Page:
Roundup of the new coffee shops catching our attention and the trends shaping the industry
With rents becoming increasingly expensive, there’s more coffee shops utilising compact spaces. These three examples are in prime London spots. They say it’s location, location, location!
These establishments are also part of the broader trend back towards narrower propositions with a focus on coffee (the opposite of the expansive product ranges offered over the lockdowns). With streamlined operations, thoughtful designers can comfortably fit in everything necessary for a successful, busy service.
This trend seems likely to continue for the foreseeable future. It’s telling that many of the operators scaling up (see below) are also opting for compact, urban sites as they look for affordable rent, consider the future viability of their businesses and return to central city locations.
Catching the crowds
King’s Cross has become a popular coffee hub with its mix of tech workers, students, tourists and shoppers. North London coffee shop Wildcard are the latest to join the N1C postcode having taken outdoor space on the square plus an adjacent, internal kiosk inside the Granary Square building. This makes it an irregular expression amongst the area’s other shops.
While separate, each space is not a substitute for the other: the indoor space houses an espresso bar and a large, communal table as well as providing storage for the outdoor kiosk and covered seating area. It’s a carefully considered solution to the dual challenges of having a small space and operating outdoors. Wildcard’s creativity has given them prime position.
1 Granary Square
Twenty twenty-two vision
Located in a former spectacle store in the City of London, Rosslyn’s second site has plenty of glass to let the light in to this wrap-around, corner site. Mixing new, found and reclaimed features, the shop is a clear statement of intent for a contemporary coffee shop in a heritage area.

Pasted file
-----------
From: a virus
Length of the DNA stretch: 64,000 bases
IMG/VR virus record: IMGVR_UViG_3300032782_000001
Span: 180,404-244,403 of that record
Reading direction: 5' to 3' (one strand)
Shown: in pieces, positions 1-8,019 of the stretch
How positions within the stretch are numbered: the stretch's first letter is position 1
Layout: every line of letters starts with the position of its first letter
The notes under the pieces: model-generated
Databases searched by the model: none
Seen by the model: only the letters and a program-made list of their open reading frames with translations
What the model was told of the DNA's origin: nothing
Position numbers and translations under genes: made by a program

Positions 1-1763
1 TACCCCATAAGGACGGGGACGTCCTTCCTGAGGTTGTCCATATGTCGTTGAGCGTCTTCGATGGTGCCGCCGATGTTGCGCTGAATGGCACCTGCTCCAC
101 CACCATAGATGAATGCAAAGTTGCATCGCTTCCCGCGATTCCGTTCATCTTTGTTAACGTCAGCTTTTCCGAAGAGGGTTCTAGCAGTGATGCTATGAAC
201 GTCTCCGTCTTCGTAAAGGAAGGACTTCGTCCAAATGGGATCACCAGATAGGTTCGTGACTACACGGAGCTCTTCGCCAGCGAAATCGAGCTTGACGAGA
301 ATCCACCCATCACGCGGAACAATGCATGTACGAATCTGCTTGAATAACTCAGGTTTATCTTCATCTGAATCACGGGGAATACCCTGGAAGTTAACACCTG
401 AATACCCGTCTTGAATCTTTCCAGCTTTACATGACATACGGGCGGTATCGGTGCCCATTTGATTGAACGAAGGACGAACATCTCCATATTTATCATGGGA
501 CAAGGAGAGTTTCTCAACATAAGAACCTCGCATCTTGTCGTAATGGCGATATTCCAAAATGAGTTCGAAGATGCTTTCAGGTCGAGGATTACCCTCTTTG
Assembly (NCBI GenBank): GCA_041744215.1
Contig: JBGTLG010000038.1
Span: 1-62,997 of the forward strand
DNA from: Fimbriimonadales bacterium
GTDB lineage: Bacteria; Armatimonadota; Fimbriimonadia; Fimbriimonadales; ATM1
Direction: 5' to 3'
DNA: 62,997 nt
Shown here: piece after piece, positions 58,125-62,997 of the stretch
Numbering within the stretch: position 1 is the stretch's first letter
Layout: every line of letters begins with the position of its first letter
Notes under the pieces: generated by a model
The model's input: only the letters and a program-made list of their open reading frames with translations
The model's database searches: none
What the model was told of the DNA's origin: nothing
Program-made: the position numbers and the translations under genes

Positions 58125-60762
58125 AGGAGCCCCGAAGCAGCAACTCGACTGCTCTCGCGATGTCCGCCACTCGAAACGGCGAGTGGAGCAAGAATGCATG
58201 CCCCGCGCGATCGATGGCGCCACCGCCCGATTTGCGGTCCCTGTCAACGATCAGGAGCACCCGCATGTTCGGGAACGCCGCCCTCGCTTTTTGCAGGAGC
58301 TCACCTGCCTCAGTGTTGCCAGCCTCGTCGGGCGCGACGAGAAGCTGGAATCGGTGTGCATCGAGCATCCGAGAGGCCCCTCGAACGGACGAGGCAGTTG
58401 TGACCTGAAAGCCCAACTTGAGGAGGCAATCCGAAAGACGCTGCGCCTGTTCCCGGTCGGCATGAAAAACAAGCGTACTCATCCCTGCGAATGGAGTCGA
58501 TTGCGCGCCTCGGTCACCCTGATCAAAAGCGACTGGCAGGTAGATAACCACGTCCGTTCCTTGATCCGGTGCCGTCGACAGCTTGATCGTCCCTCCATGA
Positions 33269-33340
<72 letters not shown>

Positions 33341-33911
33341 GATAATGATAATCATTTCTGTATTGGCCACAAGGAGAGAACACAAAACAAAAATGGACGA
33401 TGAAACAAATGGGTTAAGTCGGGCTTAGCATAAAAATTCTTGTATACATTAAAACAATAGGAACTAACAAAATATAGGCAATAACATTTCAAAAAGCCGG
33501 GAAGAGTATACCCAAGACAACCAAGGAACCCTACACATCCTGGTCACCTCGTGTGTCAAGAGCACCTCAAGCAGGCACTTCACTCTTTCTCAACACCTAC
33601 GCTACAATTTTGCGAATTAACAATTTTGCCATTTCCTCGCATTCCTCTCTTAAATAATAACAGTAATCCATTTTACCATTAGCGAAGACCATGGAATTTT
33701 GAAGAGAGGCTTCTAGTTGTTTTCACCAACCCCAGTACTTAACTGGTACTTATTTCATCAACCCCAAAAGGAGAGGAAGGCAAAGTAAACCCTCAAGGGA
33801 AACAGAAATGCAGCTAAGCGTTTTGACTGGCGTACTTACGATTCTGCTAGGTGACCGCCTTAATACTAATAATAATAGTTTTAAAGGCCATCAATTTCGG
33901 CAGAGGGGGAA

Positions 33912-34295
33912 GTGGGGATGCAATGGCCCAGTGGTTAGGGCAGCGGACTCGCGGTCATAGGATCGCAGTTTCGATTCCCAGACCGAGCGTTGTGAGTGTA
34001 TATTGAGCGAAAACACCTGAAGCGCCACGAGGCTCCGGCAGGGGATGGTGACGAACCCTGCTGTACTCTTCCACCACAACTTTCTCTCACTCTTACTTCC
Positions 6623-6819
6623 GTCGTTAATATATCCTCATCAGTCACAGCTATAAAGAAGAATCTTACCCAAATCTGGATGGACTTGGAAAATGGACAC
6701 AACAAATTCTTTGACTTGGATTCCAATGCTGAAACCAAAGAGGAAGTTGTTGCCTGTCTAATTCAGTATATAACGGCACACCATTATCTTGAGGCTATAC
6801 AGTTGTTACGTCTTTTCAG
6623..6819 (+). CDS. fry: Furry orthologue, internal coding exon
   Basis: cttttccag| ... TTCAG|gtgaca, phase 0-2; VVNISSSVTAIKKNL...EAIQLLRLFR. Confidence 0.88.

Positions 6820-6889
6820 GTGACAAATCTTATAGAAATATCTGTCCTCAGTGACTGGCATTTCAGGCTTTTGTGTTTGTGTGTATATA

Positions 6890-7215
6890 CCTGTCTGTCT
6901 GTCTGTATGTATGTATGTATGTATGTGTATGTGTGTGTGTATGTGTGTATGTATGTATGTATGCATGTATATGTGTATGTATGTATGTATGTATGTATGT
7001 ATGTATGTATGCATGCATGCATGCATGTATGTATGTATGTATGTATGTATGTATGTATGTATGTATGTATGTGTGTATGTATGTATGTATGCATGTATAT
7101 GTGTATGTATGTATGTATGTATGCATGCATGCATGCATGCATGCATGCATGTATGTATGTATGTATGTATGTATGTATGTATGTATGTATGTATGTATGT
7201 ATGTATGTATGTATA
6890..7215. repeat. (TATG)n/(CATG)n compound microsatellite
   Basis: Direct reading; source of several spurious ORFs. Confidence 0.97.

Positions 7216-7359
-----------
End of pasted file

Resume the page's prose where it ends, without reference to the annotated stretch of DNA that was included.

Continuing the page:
The bar utilises a streamlined workflow similar to their first shop, with a KB90 and other automatic coffee-making equipment lined up for speed-of-service.
The team at Rosslyn are currently preparing to open a third shop in The City, they clearly have a strong vision for the future of their brand.
118 London Wall
Running to the circus
Old Spike have track record with compact spaces. Starting out in a small shop in Peckham, they’ve now opened in two small, adjoining units just off London’s Piccadilly Circus. It’s a tight space at just a couple of meters deep, but it comfortably houses an espresso bar on one side with a small seating area on the other, joined by an internal, connecting passage. The off-white tiles and brass fittings, paired with the large windows, create a sense of space.
The espresso bar utilises the compact and energy-efficient Eagle One. Customers can also grab-and-go from the espresso bar ensuring this small space makes the most of the West End’s hurried office workers, shoppers and show goers.
Old Spike Piccadilly
15 – 16 Sherwood St
As lockdown restrictions lift, established coffee operators are opening new sites to make the most of the forthcoming trading opportunities. Each of these three businesses has over half-a-dozen shops in London alone and represent three very different strategies towards scaling.
Seeing operators grow their business is a point-of-interest for many across the coffee industry. With each store, proprietors learn more about their customers’ needs and aspirations and how to refine their business operations to meet them at increasing scale.
Saint Espresso has taken a hero (but at times, rather unloved) space and transformed it into a glowing focal point in Angel. Adorned with Saint’s signature lighting scheme, the circular space has a large central counter with perimeter seating.
The company has steadily grown over the years from their first shop in Camden and now has sites across northern central London plus a new city opening in the works. The quality of the fit out and proposition suggests they are ready to spread their wings.